I left you with a heavy heart, etched with the magnanimity of your people.
A kind lady in the small town of Safranbolu opened her doors to me on a late rainy afternoon, to feed my vegetarian self a special meal of Peruhi (Turkish pasta) and Pasta (cake in Turkish) prepared for a family gathering.
An old man from a bakery in Ordu gave me a ride in his truck to the town’s chocolate factory, after I walked five kilometers and stumbled into his shop for directions for the remaining three.
A family living in an isolated hut on Boztepe Hill invited me in for a meal of home grown aubergine.
A blacksmith who found me admiring his creations invited me in for çay and proclaimed his eternal love for Hindistan even though he had never been there.
A young otel (hotel) owner in Cide went out of her way to ensure that I boarded the right connecting buses to my next destination without losing money or time.
A cafe owner in the small town of Ordu, where I impulsively got off the bus on my way to Trabzone without a hotel booking or so much as a google search, treated me to delicious Turkish coffee made with a secret family recipe, then ferried me and my backpack in his car to a lovely boutique hotel which I couldn’t have located myself without speaking Turkish, let aside get the negotiated price he got me.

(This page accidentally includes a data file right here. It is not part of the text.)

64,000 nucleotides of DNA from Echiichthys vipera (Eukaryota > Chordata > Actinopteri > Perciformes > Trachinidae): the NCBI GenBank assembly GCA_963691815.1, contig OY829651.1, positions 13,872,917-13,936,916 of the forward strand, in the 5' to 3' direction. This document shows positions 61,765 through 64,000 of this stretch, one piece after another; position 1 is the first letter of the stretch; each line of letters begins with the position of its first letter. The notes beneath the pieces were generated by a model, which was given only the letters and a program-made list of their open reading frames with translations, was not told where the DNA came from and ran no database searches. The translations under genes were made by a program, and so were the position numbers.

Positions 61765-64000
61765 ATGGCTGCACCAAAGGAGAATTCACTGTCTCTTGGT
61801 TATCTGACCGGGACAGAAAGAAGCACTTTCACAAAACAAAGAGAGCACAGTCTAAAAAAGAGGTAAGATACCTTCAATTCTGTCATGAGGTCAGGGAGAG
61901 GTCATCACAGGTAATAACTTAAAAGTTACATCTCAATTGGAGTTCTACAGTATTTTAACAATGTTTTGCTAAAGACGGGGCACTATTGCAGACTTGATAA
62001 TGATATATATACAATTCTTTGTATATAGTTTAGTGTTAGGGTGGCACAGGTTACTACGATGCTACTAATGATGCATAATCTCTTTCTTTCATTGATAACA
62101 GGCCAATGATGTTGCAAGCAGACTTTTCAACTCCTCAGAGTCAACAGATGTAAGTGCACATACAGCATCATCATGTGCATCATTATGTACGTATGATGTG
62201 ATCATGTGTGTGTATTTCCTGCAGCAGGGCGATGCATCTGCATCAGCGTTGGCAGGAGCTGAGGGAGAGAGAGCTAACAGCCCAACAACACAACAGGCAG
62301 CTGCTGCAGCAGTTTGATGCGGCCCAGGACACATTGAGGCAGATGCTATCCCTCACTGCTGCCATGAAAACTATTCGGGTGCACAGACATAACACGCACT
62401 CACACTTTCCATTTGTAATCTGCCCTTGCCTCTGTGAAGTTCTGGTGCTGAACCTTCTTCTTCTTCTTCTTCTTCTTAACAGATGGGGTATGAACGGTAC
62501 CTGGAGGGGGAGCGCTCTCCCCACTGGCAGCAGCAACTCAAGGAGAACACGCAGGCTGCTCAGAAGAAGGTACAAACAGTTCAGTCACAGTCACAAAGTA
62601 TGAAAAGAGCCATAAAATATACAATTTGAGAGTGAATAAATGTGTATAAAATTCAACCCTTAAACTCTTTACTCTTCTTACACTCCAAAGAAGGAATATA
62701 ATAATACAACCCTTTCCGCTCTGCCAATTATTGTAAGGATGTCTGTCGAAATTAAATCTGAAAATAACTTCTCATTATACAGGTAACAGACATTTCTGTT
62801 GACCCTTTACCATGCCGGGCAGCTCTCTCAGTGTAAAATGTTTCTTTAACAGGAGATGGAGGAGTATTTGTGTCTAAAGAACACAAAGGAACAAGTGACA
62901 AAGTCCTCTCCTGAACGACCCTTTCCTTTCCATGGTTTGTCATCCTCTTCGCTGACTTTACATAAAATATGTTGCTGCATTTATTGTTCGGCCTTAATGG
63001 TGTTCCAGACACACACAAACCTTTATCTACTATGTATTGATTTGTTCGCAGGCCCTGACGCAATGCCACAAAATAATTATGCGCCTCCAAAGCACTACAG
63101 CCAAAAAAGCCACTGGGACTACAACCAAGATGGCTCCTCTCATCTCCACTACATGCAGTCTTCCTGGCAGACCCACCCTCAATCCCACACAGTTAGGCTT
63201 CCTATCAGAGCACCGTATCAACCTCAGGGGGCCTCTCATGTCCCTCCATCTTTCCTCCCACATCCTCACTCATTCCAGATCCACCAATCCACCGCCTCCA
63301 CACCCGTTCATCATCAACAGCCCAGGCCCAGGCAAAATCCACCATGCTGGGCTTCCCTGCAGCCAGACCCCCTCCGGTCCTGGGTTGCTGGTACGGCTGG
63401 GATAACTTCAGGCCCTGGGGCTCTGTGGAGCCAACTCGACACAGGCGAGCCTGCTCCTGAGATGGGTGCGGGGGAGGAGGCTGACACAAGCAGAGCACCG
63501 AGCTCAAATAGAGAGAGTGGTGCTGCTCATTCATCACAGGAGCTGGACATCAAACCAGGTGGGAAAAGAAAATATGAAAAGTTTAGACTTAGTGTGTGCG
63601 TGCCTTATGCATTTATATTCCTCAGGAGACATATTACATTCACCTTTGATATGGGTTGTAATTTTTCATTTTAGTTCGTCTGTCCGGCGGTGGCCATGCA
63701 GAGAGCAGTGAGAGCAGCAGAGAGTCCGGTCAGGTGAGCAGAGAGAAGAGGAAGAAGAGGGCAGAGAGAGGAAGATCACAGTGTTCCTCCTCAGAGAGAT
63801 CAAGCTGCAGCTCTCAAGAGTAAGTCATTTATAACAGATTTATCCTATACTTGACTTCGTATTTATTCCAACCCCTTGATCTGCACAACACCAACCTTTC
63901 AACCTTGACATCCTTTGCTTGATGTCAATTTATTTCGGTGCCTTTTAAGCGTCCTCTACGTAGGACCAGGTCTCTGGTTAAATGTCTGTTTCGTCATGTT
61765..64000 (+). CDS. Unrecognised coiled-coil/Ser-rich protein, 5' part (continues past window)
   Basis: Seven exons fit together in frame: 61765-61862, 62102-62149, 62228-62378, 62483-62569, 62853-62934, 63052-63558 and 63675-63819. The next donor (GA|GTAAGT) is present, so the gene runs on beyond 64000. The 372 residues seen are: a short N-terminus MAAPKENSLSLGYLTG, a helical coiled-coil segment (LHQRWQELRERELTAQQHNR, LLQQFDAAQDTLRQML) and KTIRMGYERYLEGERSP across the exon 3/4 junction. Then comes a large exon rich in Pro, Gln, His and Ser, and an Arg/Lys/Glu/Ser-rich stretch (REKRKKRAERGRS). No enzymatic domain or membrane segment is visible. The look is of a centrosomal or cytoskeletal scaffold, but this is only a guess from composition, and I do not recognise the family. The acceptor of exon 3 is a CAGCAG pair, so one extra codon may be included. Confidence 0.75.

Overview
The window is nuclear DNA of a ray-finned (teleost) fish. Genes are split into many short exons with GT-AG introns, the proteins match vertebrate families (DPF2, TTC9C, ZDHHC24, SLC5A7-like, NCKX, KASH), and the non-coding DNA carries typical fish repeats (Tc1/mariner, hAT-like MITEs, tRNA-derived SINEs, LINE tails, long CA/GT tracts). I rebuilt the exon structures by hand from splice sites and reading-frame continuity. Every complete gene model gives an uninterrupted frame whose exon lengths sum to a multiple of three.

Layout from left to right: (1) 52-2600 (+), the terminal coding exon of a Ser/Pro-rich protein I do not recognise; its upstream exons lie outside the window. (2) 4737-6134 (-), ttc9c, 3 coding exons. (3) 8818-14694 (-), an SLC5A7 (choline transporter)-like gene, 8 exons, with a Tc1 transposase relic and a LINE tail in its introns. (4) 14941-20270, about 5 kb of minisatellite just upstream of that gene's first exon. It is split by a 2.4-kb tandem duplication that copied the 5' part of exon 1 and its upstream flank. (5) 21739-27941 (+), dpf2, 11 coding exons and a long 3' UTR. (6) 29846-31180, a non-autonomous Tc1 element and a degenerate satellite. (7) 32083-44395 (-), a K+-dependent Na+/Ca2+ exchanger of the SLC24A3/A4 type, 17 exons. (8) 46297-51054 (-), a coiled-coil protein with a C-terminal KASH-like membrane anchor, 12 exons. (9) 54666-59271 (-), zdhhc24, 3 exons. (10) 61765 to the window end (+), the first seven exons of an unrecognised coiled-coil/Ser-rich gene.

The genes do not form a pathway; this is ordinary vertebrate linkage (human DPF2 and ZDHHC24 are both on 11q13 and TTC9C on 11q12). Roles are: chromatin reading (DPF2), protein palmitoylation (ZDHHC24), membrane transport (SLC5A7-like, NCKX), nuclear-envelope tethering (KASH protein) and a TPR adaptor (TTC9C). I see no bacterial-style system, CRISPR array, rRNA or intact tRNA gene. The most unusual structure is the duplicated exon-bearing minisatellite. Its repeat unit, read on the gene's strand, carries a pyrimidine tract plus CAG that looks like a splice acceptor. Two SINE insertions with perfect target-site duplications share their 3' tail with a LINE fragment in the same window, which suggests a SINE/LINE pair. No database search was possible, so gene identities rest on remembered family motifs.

The airport guy at Istanbul airport who ferries goods gave me a chocolate seeing me struggling to find small change to make a phone call.
A restaurant manager offered me a whirlwind tour of Guzelyurt after I decided his restaurant was too pricey for me to eat there.
An English teacher in a small village in Kapadokya confided in me on how much she misses her mother and told me everything I know about the Turkish education system.
So many people offered me rides to my destinations along the Black Sea, indulged me in conversations without much of a common language (after first trying to converse in Arabic), and treated me to Turkish tea at the drop of a hat.
You were good to me, Turkey, and I want to come back. Your people are one of my million reasons.
Read more about my adventures in Turkey.